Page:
Secretary of State Ken Bennett should drop his appeal of a court ruling allowing an attempt to renew a 1-cent sales tax increase to be on the November ballot and let voters decide the issue.
But that doesn’t mean it’s good public policy and should be passed. It shouldn’t.
Not because it’s a bad idea – adequately funding public education should be among the state’s top priorities – but because it’s bad budgeting.
Voters in 2010 approved a temporary 1-cent per dollar increase to the state sales tax with the intent that the money would be used to forestall cuts to education funding during the recession-caused budget crisis. The tax sunsets at the end of May unless voters agree to extend it.
Yet the new proposal, which if it makes the ballot will be called Proposition 204, is not really an extension of what voters approved two years ago. The new tax is an entirely new law with prohibitions against legislative raiding. In fact, the law would mandate where the money be spent and in what priority, starting with K-12 education.
Bennett is trying to keep it off the ballot over a specious claim that the initiative’s proponents failed to file paperwork with the correct ballot language on it.
They gave Bennett a paper copy of the initiative language and an electronic copy. But the paper copy was wrong; it lacked several paragraphs detailing other spending priorities after education (only if there’s enough money to go around, though). The electronic copy was right. No one, not even Bennett, knew the language petitioners were signing on to was different than the “official” copy filed with Bennett until an anti-tax group pointed it out some months into the signature gathering process. It was too late to start over so proponents turned in the signatures, nearly 300,000 of them, about 10 percent of the state’s registered voters, anyway because their intent was clear, the language on the petition was correct.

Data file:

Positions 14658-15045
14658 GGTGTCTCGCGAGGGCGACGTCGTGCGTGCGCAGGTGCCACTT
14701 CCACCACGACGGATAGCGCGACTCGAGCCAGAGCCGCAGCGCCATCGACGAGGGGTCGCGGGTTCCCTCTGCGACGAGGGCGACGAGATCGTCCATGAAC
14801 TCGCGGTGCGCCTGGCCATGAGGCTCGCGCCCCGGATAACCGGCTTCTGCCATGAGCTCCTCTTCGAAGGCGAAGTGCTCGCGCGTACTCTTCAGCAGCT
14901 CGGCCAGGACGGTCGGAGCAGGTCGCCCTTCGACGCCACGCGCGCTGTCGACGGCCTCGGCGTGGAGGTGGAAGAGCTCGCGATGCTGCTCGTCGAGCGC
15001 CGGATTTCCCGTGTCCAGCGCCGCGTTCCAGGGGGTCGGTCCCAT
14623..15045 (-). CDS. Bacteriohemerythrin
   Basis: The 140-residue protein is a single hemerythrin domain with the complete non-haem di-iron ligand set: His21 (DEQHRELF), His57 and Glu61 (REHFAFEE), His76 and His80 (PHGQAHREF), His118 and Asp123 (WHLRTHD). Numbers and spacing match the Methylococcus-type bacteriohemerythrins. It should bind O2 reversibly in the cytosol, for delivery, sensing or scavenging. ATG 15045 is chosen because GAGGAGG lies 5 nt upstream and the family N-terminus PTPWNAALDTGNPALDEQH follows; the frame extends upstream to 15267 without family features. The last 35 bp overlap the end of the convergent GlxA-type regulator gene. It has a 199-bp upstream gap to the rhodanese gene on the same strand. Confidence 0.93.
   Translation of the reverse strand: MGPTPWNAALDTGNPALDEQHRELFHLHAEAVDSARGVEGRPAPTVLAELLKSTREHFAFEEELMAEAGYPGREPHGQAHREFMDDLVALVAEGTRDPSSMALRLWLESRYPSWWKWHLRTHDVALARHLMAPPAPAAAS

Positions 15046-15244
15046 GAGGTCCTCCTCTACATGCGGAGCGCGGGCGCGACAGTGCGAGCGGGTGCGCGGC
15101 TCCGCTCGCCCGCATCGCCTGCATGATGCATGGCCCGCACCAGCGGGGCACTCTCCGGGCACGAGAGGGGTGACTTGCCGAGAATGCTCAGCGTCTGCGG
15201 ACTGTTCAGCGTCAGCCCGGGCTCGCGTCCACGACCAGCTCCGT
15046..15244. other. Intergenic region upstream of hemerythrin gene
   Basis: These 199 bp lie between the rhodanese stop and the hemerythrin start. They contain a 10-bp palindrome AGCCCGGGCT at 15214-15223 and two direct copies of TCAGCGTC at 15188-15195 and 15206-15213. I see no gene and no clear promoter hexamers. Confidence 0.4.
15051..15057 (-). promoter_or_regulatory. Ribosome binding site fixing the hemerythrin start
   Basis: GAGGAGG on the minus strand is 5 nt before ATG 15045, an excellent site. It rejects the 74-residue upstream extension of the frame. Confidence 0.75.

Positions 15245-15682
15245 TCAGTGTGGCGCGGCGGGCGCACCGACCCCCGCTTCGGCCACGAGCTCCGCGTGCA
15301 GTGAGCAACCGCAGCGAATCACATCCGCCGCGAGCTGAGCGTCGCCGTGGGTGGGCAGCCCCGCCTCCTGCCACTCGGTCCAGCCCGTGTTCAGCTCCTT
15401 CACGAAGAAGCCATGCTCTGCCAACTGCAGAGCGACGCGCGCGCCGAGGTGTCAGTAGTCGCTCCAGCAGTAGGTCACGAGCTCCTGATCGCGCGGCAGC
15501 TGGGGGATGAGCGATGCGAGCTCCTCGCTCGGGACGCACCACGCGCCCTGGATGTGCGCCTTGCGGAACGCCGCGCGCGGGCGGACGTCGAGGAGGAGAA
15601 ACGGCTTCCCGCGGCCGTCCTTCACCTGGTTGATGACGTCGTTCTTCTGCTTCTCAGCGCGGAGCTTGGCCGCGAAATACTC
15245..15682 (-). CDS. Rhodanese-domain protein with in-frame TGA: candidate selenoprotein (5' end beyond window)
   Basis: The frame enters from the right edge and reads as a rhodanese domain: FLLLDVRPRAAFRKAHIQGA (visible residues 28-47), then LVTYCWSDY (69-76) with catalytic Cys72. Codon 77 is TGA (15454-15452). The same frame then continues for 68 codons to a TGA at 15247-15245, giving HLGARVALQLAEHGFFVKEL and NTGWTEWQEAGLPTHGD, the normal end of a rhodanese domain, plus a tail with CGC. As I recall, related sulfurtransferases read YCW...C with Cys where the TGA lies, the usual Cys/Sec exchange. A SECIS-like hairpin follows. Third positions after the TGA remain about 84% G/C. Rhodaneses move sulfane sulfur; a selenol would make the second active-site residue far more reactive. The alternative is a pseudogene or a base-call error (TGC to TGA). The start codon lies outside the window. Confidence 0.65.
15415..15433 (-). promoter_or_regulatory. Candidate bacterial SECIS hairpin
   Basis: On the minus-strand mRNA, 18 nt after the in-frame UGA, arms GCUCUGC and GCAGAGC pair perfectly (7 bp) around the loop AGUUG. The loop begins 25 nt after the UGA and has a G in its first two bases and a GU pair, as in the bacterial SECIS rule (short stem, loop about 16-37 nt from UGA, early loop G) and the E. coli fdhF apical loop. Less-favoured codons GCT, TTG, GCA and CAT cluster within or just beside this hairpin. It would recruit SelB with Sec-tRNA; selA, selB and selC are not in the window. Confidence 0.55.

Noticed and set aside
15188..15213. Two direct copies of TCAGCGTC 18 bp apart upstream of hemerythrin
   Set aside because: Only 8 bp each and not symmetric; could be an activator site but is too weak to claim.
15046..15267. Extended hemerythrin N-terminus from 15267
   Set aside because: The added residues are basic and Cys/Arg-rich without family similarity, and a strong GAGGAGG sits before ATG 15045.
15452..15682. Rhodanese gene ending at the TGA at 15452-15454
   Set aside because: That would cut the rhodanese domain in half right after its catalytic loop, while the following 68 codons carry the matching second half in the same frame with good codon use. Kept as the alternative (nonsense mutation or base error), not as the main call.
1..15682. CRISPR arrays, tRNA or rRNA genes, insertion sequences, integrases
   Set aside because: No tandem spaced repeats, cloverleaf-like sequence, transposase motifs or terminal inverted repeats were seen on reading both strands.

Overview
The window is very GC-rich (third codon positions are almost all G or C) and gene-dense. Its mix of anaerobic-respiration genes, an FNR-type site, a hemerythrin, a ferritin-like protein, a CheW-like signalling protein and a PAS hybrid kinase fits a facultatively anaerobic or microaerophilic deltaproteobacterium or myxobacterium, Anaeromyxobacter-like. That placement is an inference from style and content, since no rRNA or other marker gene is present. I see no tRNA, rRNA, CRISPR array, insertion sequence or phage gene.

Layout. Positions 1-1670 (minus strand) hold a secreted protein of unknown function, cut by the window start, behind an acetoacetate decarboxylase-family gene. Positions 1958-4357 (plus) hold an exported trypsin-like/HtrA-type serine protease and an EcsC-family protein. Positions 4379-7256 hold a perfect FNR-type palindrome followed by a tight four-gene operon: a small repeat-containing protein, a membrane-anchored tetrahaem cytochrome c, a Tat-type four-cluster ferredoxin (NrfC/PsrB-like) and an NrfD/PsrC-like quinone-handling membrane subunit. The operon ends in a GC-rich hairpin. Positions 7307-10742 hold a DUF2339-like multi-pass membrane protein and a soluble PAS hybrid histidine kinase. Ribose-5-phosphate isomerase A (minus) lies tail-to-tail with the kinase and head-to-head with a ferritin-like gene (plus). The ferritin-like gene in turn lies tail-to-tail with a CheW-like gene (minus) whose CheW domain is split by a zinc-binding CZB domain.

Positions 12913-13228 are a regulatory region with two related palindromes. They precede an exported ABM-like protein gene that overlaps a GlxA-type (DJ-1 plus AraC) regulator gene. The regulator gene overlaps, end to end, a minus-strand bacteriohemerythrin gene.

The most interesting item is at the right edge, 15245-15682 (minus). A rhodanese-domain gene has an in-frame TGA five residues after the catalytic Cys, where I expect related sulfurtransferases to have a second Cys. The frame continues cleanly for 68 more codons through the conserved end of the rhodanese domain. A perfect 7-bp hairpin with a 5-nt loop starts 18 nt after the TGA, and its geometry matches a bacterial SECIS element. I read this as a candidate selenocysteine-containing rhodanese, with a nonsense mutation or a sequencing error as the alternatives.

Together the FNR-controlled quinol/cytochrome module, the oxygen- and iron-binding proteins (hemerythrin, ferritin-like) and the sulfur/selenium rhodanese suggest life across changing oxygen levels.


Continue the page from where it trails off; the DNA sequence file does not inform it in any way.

In other words, petition signers knew what they were signing.
In times past, ridiculous ministerial errors, such as the type size being too big, were enough for a judge to bounce a petition. But lately, more judges have been willing to give greater weight to voter intent rather than some petty bureaucratic rule about process.
Bennett is essentially correct when he says the rules have to be followed but he would have firmer ground to stand on if the tax’s proponents had tried to hoodwink him or petition signers with some kind of 11th hour switcheroo.
They didn’t and he’s wrong to assert that some kind of unrectifiable voter confusion has been created because a copy of the language on file with his office is different than what petitioners signed.
Even if the state Supreme Court agrees with him, it’s still wrong to deny the 300,000 people who signed the petition the right to have it on the ballot. Their intent was clear.
Voters should be given a chance to decide whether they want to continue to tax themselves and tie that revenue tightly to education funding.
Why that’s a bad idea is different argument best left for another day (such as after the court allows it on the ballot).